One of my favorite courses to teach is the ‘Peak Performance Buoyancy’ course. Every diver, no matter how experienced can learn something in this course. Basic hovering, distributing your weights for comfort and proper positioning, different kicking styles. Most students are surprised that they can dive with very few weights and consume less air on a dive after this course.
In most fatal diving accidents the victim got separated from their buddy at one point. Like the overweighting mentioned earlier, buddy separation is not the cause of the accident but it is a contributing factor. Fact is that only 14 percent of the victims was still together with their buddy at the time of the accident.
What courses can you do to train yourself in the buddy system? Well, maybe the advise should be to do your courses together with your buddy! A great course to do together would be the ‘Rescue diver’ course. Many divers stop their education after the ‘Advanced Open Water’ level. I don’t understand why. I guess it is no problem for them to totally rely on their Divemaster or diveguide to keep them safe. The ‘Rescue Diver’ course teaches you how to act in an emergency situation but more importantly how to anticipate and avoid accidents in the first place. Most students say that it is the most rewarding course that they did.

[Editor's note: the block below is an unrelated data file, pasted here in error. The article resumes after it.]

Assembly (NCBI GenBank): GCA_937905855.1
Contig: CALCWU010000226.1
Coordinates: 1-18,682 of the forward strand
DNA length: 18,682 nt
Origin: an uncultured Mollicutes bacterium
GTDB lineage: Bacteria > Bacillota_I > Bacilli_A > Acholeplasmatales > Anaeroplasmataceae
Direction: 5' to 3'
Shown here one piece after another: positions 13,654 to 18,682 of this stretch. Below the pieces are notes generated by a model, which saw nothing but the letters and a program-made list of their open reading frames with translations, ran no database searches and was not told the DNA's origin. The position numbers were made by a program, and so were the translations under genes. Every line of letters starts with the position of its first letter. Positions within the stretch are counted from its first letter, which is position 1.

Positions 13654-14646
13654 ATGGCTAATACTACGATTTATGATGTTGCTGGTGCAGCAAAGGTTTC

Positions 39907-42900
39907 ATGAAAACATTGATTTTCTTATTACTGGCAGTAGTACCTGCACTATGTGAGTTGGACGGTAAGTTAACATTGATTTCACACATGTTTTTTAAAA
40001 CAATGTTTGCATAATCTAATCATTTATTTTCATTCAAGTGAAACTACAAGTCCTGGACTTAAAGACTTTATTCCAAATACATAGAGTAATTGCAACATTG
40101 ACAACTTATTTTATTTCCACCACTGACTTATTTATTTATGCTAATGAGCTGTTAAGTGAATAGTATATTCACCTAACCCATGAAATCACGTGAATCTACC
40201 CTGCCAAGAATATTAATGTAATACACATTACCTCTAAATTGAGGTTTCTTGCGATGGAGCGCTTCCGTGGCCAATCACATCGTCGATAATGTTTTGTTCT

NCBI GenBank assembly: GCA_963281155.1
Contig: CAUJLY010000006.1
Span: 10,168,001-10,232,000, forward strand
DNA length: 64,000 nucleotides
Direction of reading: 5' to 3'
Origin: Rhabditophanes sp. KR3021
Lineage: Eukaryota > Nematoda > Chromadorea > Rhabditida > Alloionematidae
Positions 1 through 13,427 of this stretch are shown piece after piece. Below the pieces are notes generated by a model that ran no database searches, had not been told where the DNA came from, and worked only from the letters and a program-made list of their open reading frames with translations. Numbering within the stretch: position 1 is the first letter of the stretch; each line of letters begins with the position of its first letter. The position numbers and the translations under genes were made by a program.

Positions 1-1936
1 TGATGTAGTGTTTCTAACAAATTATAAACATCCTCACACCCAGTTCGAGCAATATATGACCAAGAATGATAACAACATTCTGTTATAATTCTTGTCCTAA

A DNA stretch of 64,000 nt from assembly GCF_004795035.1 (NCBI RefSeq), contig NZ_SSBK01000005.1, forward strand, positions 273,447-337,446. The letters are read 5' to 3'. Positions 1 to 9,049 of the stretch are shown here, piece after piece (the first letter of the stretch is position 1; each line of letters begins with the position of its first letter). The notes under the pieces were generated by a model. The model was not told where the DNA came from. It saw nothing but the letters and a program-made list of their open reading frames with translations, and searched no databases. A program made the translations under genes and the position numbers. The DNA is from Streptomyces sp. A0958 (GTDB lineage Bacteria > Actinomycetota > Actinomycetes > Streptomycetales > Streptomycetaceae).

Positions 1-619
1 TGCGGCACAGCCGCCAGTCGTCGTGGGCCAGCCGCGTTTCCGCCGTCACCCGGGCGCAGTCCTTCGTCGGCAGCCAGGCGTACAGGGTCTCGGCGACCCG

Another course to mention is the ‘Self Reliant Diver’ course. PADI does not promote this course much because they favor the buddy system. But a ‘Self Reliant’ diver is not the same as a ‘solo’ diver. If you dive without a regular buddy and you always find yourself ‘buddied up’ with divers you don’t know, you may want to think about this course. You will learn to depend on yourself even if you do not dive alone. If you are interested in ‘going tech’ then this course is also interesting. It gives you just a little preview of things you would learn in real tech diving courses.
Diving beyond your training level